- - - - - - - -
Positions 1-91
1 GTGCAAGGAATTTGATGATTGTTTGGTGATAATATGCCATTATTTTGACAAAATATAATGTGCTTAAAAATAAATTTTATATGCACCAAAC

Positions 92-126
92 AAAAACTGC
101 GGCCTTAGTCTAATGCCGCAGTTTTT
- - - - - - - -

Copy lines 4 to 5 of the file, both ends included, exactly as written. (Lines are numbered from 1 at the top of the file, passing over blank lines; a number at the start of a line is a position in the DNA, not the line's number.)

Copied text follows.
92 AAAAACTGC
101 GGCCTTAGTCTAATGCCGCAGTTTTT